Haft Mewa

Spring has began with a pale sun. In Kurdistan, Afghanistan and Iran the first day of spring coincides with the beginning of a new year. People celebrate the arrival of a new season, of a new cycle that carries the blossoms of new gems.
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It is the beginning of new beginnings; it is the triumph of possibilities.

In Afghanistan, for Newroz – which literally means new day – people eat Haft Mewa, a ritual dessert dish made of seven fruits: pistachio, walnuts, raisins, dried apricots, almonds, prunes and senjid (the dried fruit of the oleaster tree). After washing and peeling the dried fruit, you leave it soak for at least two days with a little bit of rose water and a pinch of cardamon until the water turns into a sweet sirup. Haft Mewa is given to guests and eaten with family with auspicious omens of protection and good fortune. The seven fruits represent the seven elements of life: fire, earth, air, water, plants, animals and humans.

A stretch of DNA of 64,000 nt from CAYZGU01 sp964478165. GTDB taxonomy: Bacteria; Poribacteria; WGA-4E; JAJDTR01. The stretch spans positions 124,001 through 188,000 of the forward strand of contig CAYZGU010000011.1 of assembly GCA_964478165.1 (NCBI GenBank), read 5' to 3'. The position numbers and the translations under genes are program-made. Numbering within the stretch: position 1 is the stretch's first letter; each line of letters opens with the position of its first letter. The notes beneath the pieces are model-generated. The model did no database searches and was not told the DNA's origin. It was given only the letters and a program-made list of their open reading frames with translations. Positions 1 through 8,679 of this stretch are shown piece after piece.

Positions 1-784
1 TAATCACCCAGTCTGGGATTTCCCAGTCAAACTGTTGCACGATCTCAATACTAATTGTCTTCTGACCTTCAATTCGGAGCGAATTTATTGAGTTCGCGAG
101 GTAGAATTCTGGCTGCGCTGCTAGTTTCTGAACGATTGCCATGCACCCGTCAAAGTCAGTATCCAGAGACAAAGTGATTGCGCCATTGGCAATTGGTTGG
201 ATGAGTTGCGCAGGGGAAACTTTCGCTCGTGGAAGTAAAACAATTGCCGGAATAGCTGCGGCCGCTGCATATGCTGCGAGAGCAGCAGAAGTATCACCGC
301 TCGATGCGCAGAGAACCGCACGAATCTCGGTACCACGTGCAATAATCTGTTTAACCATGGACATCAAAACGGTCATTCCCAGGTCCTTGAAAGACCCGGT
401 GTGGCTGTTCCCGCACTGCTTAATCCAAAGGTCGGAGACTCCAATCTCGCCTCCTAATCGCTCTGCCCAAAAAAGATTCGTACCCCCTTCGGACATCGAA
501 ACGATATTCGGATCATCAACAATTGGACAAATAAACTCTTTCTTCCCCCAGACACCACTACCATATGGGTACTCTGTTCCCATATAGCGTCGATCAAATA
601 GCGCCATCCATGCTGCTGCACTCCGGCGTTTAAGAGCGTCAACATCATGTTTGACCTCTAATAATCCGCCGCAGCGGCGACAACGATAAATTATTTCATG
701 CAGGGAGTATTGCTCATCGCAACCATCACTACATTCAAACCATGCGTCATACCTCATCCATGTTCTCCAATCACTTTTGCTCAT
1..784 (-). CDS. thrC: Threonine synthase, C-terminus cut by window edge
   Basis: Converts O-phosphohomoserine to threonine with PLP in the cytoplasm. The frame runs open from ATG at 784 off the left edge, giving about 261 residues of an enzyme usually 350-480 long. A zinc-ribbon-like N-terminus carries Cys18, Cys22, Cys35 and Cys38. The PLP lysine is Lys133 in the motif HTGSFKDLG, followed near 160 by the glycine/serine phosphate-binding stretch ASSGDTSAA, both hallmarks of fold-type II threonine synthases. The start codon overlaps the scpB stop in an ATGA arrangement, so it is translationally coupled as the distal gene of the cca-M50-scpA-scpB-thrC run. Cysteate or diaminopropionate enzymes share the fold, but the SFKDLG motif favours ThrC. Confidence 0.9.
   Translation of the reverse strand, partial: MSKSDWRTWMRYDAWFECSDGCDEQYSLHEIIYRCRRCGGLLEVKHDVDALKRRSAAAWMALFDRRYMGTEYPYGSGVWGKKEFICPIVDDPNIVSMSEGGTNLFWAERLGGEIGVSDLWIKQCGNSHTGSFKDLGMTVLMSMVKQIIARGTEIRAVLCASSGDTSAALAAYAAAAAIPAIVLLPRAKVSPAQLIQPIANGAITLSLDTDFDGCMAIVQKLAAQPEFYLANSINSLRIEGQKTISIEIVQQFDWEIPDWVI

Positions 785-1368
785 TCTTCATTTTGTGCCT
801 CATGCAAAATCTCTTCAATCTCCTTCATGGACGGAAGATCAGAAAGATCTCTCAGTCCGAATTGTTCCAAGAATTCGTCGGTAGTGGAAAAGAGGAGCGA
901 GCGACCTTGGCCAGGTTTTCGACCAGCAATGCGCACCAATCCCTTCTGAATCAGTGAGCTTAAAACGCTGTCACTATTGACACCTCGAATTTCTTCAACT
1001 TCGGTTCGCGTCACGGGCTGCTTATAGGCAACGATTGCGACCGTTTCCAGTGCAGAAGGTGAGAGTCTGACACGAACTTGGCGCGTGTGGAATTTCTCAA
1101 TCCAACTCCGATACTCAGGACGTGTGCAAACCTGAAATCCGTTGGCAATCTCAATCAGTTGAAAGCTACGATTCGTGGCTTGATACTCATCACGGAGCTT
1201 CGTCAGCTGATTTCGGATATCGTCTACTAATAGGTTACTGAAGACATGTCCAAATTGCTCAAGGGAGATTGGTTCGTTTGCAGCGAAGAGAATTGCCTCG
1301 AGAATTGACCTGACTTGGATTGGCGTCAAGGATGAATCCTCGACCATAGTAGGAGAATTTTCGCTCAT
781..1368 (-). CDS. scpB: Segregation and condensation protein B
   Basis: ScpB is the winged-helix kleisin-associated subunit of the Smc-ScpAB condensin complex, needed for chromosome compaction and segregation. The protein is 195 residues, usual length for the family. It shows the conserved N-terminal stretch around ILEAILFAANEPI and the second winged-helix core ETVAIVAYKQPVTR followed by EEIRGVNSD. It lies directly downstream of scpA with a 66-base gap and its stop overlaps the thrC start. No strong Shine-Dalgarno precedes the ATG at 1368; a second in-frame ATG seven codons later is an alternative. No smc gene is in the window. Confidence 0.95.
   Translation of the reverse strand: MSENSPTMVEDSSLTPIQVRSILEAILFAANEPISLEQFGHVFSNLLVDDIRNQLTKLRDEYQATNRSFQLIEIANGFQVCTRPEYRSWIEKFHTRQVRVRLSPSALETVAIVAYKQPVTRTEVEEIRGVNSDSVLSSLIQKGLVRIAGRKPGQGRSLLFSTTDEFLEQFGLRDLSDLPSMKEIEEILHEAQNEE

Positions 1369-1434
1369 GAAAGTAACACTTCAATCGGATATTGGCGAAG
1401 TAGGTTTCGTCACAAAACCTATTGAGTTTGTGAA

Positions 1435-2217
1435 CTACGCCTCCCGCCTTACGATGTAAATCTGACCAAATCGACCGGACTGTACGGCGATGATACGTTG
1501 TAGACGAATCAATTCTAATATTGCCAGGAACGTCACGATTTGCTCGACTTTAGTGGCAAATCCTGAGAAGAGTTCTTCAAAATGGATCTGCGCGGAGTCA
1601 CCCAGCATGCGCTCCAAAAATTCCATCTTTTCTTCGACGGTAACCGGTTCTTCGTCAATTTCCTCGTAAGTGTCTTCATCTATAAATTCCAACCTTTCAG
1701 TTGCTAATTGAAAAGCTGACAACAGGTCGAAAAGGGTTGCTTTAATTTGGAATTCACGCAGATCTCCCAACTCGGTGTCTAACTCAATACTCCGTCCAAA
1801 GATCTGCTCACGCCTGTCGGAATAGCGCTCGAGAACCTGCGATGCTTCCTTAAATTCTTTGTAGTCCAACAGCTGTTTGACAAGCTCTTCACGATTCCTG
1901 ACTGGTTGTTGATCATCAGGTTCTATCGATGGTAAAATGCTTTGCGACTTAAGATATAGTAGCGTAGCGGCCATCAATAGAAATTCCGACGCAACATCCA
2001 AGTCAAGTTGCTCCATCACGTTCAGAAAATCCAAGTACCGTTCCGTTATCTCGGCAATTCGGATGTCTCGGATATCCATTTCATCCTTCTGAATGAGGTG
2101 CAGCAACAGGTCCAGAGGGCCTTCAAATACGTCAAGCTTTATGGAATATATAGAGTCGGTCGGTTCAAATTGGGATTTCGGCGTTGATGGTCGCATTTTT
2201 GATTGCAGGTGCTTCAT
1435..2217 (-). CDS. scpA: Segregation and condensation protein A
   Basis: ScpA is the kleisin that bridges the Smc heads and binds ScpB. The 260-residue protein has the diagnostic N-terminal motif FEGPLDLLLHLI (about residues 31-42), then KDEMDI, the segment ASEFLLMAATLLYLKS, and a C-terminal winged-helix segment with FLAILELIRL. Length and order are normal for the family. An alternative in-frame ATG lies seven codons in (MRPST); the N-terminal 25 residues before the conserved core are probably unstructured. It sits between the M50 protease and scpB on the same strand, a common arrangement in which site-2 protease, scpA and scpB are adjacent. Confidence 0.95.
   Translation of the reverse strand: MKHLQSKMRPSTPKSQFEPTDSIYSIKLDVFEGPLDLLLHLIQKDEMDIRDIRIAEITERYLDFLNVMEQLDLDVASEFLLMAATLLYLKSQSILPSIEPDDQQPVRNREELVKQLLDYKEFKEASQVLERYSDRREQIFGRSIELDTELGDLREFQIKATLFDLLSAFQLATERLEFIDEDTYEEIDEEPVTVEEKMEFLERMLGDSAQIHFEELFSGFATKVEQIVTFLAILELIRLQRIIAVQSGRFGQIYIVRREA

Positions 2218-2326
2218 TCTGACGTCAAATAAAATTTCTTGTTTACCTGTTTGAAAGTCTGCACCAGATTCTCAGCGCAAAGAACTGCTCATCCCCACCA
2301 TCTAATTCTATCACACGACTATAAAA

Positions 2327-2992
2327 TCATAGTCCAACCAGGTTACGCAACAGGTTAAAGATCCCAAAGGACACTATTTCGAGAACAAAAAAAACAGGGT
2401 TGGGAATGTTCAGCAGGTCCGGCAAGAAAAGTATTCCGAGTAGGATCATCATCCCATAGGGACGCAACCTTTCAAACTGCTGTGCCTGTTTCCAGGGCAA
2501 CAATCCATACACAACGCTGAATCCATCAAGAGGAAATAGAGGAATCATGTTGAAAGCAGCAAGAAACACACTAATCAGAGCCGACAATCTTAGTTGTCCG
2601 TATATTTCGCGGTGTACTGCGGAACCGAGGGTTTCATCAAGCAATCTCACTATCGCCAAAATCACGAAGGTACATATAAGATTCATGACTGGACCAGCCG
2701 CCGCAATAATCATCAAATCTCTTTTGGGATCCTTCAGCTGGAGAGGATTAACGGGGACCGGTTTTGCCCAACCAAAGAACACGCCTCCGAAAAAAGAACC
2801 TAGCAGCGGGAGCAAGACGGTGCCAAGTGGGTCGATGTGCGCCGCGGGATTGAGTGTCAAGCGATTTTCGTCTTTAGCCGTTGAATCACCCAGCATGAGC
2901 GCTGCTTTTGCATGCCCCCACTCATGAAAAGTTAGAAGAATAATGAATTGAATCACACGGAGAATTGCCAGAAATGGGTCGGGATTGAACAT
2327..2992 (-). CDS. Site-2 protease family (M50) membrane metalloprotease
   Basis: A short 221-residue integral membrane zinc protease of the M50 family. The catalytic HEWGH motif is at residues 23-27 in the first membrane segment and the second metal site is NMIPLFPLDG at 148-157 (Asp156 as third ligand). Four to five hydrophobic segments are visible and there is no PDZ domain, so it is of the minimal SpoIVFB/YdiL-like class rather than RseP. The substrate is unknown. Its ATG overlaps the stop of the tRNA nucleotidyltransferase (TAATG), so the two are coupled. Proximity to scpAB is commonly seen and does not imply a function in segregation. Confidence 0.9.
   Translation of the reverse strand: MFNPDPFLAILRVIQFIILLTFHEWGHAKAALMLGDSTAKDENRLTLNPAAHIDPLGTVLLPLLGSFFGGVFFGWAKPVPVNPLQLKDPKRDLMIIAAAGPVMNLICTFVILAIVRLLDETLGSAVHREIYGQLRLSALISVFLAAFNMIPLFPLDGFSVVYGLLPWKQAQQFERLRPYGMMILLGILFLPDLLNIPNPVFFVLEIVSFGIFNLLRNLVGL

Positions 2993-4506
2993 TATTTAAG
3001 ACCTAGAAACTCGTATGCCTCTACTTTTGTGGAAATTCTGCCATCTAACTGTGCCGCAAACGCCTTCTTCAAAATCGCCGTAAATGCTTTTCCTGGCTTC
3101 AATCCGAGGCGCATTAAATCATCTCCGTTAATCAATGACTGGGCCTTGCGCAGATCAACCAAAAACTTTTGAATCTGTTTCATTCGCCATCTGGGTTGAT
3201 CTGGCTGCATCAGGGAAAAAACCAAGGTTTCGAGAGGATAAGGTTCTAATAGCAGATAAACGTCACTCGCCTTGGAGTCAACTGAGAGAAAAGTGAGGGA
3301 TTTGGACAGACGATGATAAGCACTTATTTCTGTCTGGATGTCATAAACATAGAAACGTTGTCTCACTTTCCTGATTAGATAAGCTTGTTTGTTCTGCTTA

It is a wish of prosperity for ourselves and for those who walk this planet with us.

 At the eve of Newroz this year, there has been a new Taliban attack in Kabul. I am in Milan, but my heart is there, distraught by such brutality.

Even if late to the required times of tradition, I hope tonight I will manage to make haft mewa. It will be a way to remind myself to hold on to humanity and not to forget that being overwhelmed by violence is the same thing as deciding to give up.

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